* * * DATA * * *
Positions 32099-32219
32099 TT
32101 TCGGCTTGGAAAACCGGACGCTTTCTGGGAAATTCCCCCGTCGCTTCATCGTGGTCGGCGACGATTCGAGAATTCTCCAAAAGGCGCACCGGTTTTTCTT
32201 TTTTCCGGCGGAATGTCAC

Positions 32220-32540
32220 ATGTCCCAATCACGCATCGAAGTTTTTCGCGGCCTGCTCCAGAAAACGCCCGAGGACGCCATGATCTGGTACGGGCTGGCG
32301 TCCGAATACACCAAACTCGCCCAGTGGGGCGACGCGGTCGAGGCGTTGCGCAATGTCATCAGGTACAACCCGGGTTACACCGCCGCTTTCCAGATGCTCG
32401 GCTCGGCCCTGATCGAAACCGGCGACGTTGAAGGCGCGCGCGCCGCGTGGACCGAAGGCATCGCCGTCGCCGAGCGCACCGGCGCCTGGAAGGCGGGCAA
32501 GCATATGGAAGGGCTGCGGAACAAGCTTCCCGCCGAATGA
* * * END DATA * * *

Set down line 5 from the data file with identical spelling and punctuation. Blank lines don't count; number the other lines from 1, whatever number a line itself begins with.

Positions 32220-32540